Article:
Stacked organic LEPs

They use pixel architecture and offers high-definition

display resolution and true-colour quality for the next generations

display applications. With this type, each pixel emits the desired

colour and thus is perceived correctly, no matter what size it is

and from where it is viewed.

Light-Emitting Polymers

Figure SOLEP

Transparent organic LEPs

The employ an innovative transparent contact to achieve

an enhanced display. They can be top, bottom or both top and

bottom emitting (transparent). Bi-directional LEPs will provide

two independent displays emitting from opposite faces of the

display. With portable products shrinking and desired information

content expanding, transparent LEPs are a great way to double

the display area for the same display size.

Light-Emitting Polymers



Light-Emitting Polymers


• Require only 3.3 volts and have lifetime of more then 30,000


• Greater power efficiency than all other flat panel displays

• No directional or blurring effects

• Can be viewed at any angle

• Glare free view up to 160 degree

• Cost much less to manufacture and run than CRTs, because

the active material used is plastic

• Can scale from tiny devices millimetres in dimension t high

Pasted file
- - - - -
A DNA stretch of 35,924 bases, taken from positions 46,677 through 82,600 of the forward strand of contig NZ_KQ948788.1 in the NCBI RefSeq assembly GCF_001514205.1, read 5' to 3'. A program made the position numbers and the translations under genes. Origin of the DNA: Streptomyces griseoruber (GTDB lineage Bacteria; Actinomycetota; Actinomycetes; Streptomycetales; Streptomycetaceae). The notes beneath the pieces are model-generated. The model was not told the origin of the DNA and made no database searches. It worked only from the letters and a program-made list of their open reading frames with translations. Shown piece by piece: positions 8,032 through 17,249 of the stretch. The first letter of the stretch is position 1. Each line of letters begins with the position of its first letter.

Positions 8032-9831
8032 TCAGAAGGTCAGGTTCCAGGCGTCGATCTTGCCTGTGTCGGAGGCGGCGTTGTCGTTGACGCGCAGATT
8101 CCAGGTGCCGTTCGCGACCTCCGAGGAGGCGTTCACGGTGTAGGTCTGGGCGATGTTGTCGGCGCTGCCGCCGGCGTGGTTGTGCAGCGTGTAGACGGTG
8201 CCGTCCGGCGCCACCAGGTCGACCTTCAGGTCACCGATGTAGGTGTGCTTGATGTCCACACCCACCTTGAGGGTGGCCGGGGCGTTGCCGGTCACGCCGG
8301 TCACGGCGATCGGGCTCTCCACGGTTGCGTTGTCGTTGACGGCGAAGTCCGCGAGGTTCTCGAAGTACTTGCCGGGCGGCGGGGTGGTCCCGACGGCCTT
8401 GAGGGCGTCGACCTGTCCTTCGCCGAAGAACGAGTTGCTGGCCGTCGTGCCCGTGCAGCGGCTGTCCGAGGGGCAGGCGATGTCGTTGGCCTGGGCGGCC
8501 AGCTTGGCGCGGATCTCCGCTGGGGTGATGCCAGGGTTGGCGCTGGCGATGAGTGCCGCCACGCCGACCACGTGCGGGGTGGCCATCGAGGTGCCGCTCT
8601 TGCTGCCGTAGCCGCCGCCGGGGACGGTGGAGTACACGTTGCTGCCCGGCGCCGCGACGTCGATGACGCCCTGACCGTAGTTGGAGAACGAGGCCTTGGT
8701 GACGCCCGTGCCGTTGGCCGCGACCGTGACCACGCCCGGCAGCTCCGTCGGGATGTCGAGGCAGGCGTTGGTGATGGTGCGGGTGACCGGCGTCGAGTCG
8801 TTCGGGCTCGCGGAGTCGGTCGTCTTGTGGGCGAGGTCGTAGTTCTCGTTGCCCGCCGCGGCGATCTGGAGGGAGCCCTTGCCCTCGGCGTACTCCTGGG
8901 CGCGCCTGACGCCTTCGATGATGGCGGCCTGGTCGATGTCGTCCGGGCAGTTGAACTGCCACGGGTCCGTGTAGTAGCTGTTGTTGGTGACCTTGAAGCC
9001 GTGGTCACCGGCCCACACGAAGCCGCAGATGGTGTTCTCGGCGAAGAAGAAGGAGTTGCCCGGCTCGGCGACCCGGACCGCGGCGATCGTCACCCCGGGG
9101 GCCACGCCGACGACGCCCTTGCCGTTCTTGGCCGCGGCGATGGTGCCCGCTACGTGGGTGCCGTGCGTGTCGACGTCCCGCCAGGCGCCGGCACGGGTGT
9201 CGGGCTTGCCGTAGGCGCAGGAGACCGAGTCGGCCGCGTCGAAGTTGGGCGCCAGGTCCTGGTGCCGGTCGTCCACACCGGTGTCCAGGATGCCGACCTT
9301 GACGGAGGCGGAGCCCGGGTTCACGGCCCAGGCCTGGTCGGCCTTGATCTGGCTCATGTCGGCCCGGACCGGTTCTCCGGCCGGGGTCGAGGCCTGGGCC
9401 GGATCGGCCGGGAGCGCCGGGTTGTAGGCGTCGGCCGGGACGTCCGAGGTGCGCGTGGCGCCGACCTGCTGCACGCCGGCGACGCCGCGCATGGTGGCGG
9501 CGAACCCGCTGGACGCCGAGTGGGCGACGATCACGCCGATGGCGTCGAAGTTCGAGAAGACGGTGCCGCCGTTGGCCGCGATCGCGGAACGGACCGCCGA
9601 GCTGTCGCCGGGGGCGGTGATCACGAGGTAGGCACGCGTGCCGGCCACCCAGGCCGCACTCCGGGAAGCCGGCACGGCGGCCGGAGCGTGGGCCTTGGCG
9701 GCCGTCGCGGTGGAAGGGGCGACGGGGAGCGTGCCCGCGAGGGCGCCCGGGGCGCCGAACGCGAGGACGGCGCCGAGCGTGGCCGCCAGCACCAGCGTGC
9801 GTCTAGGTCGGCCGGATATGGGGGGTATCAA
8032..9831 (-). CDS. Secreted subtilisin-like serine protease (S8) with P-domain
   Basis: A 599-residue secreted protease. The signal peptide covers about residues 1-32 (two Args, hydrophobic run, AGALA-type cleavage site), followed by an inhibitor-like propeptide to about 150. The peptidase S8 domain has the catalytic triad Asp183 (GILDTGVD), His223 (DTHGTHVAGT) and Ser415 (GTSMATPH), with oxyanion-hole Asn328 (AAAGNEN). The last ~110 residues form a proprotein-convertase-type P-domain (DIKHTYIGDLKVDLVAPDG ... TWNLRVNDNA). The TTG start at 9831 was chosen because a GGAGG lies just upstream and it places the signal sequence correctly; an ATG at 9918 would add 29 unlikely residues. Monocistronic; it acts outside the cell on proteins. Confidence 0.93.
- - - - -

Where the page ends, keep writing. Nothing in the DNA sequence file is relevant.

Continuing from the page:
definition device upto 5.1 meters in diameter.

• Fast switching speed, that is 1000 times faster than LCDs.

• Higher luminescence efficiency. Due to high refractive index

of the polymer, only a small fraction of the light generated in

the polymer layer escapes the film.

• They don’t additional elements like the backlights, filters and

polarizers that are typical of LCDs.

Light-Emitting Polymers


1. Aging of LEP

One of the major barriers to the commercial development

of LEP is its useful lifetime. Even under ideal conditions, the light

intensity gradually decreases and some discrete regions become

totally dark. This phenomenon is the ‘aging of LEP’.

One method to reduce or stop aging is that the final

soldering of the displays is to be done in an airtight environment

because as soon as the LEP molecules come in contact with

oxygen, these would disintegrate. The solution was to do the

final soldering in a glass jar filled nitrogen. The enclosure

protects the device from impurities and provides a higher degree